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Buch - Rodders Journal - No. 28

Buch - Rodders Journal - No. 28

SKU: rj28

Normaler Preis €19,90 EUR
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128 pages, glossy full-color, perfect bound

Editorial | The RJ Times | Nothing to Hide | Bud's Old Shoebox | The Cole Foster Story | Blue Ridge Rodding | Jeff Allison Design | Custom Retrospective | 10 Years After | Kustom Kulture for the Masses | Parts Is Parts | The Other Brothers | 'Liner Notes | Spotlight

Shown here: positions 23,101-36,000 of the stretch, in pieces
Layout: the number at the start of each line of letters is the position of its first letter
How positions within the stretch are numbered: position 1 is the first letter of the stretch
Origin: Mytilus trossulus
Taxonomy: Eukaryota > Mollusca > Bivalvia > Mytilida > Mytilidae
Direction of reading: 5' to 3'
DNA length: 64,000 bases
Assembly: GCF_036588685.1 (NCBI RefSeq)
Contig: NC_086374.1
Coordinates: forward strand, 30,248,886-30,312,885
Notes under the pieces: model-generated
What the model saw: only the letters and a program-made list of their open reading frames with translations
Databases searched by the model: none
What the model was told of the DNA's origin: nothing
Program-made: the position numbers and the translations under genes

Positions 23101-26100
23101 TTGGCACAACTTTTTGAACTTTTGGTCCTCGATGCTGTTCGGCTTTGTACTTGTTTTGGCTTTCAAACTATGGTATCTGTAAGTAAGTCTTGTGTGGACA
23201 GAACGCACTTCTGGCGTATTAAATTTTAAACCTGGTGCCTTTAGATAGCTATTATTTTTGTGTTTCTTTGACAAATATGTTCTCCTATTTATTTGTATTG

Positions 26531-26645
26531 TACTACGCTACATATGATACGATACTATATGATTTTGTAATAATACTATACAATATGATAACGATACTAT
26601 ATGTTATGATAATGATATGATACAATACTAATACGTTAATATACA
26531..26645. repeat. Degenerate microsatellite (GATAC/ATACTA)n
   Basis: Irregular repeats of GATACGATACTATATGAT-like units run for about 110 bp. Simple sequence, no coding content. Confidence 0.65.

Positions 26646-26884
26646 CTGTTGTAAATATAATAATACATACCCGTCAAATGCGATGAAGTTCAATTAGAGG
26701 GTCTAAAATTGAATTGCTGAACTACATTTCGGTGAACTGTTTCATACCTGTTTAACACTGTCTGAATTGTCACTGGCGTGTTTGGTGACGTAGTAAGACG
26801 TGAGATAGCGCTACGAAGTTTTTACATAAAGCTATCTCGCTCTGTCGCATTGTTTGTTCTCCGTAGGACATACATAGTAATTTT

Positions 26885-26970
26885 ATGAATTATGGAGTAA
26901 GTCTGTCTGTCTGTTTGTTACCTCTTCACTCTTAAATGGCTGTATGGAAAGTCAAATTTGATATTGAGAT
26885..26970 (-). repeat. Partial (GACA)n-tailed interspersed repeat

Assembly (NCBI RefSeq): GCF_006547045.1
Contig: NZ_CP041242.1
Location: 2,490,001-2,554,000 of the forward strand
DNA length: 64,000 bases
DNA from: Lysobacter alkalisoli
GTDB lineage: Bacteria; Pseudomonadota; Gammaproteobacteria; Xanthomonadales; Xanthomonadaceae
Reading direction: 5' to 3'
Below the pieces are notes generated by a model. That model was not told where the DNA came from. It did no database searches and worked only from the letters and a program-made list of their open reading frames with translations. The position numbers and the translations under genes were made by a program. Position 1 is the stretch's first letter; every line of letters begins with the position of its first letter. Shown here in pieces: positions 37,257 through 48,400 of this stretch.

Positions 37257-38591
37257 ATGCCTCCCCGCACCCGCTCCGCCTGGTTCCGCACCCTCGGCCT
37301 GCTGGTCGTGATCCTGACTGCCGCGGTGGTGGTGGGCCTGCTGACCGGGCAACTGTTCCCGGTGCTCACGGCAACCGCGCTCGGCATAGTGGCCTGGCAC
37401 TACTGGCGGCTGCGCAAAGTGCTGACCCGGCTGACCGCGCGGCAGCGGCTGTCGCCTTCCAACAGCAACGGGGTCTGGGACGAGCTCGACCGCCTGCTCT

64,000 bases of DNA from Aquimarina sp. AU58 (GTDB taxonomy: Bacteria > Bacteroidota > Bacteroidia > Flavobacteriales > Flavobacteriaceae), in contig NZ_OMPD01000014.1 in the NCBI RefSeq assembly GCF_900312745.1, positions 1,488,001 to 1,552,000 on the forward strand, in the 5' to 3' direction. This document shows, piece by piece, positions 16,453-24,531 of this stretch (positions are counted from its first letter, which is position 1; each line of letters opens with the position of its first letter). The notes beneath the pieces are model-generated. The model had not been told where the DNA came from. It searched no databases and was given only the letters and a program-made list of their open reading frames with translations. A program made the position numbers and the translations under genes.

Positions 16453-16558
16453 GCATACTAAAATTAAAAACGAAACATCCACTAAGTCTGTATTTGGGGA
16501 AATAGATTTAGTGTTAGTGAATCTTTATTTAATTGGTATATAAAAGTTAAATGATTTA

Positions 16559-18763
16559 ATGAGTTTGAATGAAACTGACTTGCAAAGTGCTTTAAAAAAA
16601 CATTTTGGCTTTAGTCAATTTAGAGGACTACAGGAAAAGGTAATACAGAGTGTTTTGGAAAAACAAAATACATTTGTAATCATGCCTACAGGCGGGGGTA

Big news: We're celebrating our 10th anniversary with our latest issue. To mark the occasion, which we'll be observing throughout 2005, we've revisited our very first cover car from issue Nr. 1: Ray Bartlett's 1934 Ford coupe. The coupe has changed a good deal over the last decade, making a timeless chopped three-window even better. Our story details what Ray changed and why he made the changes, and we document it all with stunning new studio photography. Then there's Royce Glader's '29 pickup. Although it has traditional cues—Red Ram Hemi, quickchange, widefive-style wheels—it's also something different. Royce and the builders at Pinkee's Rod Shop near Denver let their imaginations run wild, whether it was making the pickup so low that it would make Corvettes loom like SUVs, or using 34-inch rear tires, or hand-fabricating nearly everything. Part one of the story by Joe Kress shows the '29 in bare metal, before paint, so every nut and bolt can be shown. (We'll show the finished version in TRJ Nr. 29.) Everybody knows about Andy Granatelli, but less well known are his brothers, Joe and Vince. Both were integral to the development of the Granatelli empire, but preferred to leave the limelight to Andy. Dick Martin's story follows the brothers' rise from humble beginnings in Depression-era Chicago to fame and fortune on the track circuit. It chronicles their automotive innovations still remembered today, such as the side-mounted turbine engine that caused a sensation at Indy in 1967. Southwest Virginia has been a breeding ground of hot rodding since moonshiners hopped up their cars to outrun the authorities. We show photos of drag races in the '50s and '60, some memorable forgotten customs, the remarkable huge displacement Ford flatheads built by L.O. Stanley, and the long journey of Bob Bateman's award-winning '31 roadster. Ken Gross tells the story. Speaking of vintage, TRJ Nr. 28 includes three stories that focus on different aspects of rod and custom culture. Leading off is a series of photos belonging to former Rod & Custom editor Bud Bryan. Bud had kept a shoebox of the pix from his R&C tenure, but many have never been published before, and we think readers will be delighted by the look back to the '60s era when nitrocellulose lacquer was the paint of choice. Speaking of nostalgia, a book called Hot Rods & Custom Cars by Coco Shinomiya sums up the golden age of our hobby almost entirely through photos and artifacts. It's truly a loving tribute to a lost era, and we've included an excerpt. Lastly, we've gone through our own files to find photos of some of our favorite customs featured in The Rodder's Journal, from the Hirohata Merc to the Moonglow Chevy. It's a fun look back to our beginnings. This issue also includes a look at the hot rod art of Jeff Allison and part two of our look at acclaimed builder Cole Foster.
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